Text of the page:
The documentary Leaving Neverland was awarded Outstanding Documentary or Nonfiction Special at the Creative Arts Emmys on Saturday, a decision Michael Jackson's estate does not condone. "For a film that is a complete fiction to be honored in a nonfiction Emmy category is a complete farce," the estate said in a statement released to Entertainment Tonight. "Not one shred of proof supports this completely one-sided, so-called documentary which was made in secrecy and for which not one person outside of the two subjects and their families were interviewed."
Leaving Neverland is a two-part HBO documentary that focused on the sexual abuse allegations that surrounded Jackson and features interviews with two of his accusers, Wade Robson and James Safechuck, who detailed the alleged abuse they received at Jackson's hands. The film earned five nominations at this year's Emmys.
Jackson's estate has been critical of the film since before its release, slamming the claims made by the filmmakers and Robson and Safechuk's stories.
"This is yet another lurid production in an outrageous and pathetic attempt to exploit and cash in on Michael Jackson," the estate said in a statement to E! News after the movie was announced. "Wade Robson and James Safechuck have both testified under oath that Michael never did anything inappropriate toward them. Safechuck and Robson, the latter a self-proclaimed 'master of deception', filed lawsuits against Michael's Estate, asking for millions of dollars. Both lawsuits were dismissed."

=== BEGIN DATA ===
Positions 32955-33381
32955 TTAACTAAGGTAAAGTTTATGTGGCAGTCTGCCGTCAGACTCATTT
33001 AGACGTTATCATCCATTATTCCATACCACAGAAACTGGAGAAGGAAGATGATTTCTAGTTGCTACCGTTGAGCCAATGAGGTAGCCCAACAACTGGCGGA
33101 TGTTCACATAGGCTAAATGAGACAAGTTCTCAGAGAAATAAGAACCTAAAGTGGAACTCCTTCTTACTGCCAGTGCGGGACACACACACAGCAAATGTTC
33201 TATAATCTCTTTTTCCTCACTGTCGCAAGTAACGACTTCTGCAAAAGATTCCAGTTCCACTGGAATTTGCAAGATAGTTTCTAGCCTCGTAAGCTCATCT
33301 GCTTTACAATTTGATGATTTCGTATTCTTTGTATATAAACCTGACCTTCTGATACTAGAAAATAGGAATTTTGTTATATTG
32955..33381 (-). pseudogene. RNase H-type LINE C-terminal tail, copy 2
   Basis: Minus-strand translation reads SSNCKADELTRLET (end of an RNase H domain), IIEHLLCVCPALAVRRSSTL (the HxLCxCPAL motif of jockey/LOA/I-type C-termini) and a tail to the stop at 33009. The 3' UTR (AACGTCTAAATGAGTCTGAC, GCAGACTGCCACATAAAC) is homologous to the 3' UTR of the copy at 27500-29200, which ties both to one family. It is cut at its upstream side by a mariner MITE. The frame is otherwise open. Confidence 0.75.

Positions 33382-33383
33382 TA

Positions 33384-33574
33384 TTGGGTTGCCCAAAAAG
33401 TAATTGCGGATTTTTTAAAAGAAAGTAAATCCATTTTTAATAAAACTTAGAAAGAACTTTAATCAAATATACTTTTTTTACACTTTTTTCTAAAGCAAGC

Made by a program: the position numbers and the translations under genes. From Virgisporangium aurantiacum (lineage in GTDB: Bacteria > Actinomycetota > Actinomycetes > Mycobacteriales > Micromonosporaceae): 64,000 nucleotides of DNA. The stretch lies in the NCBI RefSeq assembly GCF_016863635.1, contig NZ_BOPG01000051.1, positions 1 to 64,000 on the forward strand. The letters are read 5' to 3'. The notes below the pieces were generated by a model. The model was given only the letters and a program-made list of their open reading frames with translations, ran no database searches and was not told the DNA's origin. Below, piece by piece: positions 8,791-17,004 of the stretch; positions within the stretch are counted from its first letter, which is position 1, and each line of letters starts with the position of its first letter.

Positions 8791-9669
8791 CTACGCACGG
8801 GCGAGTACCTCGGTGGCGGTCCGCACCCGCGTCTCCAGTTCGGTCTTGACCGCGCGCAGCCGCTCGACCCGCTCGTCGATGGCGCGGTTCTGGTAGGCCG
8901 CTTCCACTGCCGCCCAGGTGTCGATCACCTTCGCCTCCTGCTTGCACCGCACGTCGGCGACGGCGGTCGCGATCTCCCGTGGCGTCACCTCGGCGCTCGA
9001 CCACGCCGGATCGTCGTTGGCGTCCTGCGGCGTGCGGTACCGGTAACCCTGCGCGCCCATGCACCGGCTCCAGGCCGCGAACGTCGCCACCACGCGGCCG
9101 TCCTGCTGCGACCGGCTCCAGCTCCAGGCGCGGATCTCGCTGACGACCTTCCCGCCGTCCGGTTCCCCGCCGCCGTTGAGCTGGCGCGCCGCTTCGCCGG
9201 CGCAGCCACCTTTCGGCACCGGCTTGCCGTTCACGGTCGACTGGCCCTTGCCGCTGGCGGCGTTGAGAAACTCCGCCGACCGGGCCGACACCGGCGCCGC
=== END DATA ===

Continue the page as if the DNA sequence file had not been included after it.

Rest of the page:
"This so called 'documentary' is just another rehash of dated and discredited allegations," the statement continued. "It's baffling why any credible filmmaker would involve himself with this project."
Director Dan Reed told ET that Leaving Neverland "confronts people with a crime that they don't really want to know about, and wish didn't exist."
"We thought it would make some noise, but we kind of thought people would go, 'Oh yeah, it's another film about the allegations against Michael Jackson.' But this has been taking us completely unawares," he said of the polarizing response to the film. "It's been a tsunami of love, of hatred, of attention and noise, of thoughtful critical reaction and unthinking reaction. It's been a journey into the heart of the world media."0comments
"I just hope there are people out there, who have had a similar experience to the guys in my film, who feel more at ease with themselves having watched it, and have a way to articulate what happened to them," he added.
Photo Credit: Getty / Michel Linssen
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